The report astutely calls out Big Tech’s ‘privacy paradox’ — The fact that the Facebooks and Googles are caught between using personal data to provide better user experiences and violating consumer privacy. This is a huge issue. A backlash has been brewing for sometime, with Facebook and Zuck taking the brunt of the attack. People are beginning to question where the online Goliaths’ stand on the most pressing issues of our time — online privacy and security, freedom of expression, and trust in media and public life. This is disruption in the making.

What was also missing in this report was any mention of the growing legions of block heads from all over the planet working hard to solve these problems. The emphasis of most every crypto project is to champion individual privacy, security and empowerment, and the decentralization of data control in some way. Even Mark Zuckerberg observed in his ‘2018 New Year’s Facebook post,’ cryptocurrencies and the blockchain are ‘counter trends to technology as a centralizing power.’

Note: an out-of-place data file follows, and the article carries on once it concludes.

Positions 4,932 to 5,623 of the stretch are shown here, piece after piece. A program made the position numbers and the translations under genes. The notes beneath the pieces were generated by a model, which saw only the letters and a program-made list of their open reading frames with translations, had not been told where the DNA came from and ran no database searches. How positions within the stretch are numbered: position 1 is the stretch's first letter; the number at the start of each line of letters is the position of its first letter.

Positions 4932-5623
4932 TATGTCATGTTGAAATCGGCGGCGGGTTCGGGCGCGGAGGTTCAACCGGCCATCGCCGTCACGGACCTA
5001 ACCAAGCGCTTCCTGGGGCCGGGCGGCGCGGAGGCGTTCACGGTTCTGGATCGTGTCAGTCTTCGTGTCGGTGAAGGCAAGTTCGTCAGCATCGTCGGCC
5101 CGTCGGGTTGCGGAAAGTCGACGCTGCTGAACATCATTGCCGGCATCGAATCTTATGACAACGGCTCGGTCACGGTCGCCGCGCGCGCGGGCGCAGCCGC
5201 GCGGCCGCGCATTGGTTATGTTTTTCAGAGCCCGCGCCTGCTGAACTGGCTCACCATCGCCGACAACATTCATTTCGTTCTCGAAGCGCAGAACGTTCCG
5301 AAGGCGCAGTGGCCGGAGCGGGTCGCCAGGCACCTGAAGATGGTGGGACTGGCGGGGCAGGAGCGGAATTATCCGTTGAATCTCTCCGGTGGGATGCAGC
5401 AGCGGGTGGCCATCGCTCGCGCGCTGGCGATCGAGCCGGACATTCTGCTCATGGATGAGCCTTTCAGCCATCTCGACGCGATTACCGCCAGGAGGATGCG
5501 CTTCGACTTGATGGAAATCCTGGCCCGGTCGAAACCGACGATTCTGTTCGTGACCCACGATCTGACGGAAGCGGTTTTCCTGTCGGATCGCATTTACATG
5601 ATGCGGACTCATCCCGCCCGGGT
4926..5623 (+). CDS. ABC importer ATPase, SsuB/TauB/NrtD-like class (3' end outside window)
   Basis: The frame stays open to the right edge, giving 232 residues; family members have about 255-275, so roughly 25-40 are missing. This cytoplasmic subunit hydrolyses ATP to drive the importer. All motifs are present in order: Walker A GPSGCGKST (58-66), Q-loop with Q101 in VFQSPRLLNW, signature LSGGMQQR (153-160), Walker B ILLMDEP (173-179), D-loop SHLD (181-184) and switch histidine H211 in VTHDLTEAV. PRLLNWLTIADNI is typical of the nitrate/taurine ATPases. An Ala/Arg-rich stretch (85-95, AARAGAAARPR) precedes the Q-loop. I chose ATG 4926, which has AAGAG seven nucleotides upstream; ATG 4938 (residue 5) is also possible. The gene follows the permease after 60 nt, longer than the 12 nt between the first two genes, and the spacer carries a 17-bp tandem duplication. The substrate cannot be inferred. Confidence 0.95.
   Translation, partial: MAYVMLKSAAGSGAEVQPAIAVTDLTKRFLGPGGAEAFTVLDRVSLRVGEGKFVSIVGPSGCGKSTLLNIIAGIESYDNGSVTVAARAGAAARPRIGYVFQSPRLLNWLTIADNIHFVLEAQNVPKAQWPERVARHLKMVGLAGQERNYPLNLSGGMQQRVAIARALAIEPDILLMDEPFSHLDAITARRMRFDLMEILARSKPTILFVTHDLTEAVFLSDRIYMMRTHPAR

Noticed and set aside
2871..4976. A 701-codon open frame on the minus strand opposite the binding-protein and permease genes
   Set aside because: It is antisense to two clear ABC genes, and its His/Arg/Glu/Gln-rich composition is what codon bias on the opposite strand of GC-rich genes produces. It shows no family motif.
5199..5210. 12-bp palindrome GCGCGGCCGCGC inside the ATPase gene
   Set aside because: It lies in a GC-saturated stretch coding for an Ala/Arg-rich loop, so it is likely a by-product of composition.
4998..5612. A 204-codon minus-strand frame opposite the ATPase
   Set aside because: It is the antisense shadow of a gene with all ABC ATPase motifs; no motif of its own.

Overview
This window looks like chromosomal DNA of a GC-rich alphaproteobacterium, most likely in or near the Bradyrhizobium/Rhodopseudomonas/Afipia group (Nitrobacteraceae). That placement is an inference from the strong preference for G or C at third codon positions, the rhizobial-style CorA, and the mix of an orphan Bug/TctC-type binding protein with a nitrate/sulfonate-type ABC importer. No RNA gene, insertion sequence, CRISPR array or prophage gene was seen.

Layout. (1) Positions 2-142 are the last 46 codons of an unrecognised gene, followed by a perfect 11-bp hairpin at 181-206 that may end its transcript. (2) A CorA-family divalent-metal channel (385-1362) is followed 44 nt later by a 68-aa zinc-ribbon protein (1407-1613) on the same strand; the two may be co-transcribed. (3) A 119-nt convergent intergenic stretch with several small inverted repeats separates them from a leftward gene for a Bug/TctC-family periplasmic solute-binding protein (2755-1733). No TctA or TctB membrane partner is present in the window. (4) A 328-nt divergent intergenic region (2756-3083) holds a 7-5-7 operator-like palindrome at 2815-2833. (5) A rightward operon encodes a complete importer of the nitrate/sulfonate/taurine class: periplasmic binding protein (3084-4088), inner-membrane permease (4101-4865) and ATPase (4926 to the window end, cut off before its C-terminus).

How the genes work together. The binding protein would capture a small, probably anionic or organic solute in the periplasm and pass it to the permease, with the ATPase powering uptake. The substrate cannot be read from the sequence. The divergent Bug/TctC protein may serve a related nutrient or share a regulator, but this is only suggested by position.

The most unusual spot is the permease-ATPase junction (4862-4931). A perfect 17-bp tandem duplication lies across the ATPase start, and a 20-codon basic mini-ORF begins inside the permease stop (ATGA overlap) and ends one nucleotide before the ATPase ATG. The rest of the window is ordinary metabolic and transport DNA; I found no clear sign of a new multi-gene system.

As crypto entrepreneur Chris McCoy (see below) has observed, it is becoming clear that sometime soon in our crypto powered future, individuals will protect all the meaningful data they own and create online with public and private keys. Users will then have the option to program their keys and allow applications like Google and Facebook to buy the cryptographic tokens to gain access to their data. These tokens will power the future apps, algorithms, newsfeeds, and AI of the these centralized companies and beyond. This approach would give users complete power over their privacy and data, forcing the big brands like Facebook and Google to share revenue with their most valuable users. Instead of dollar-based revenue, it will be revenue in the form of cryptographic tokens — tokens that are exchangeable for real dollars. This will happen.

Several new blockchain companies promise to collect your personal data and help you monetize it, including: Algebraix, Opiria, and Zenome.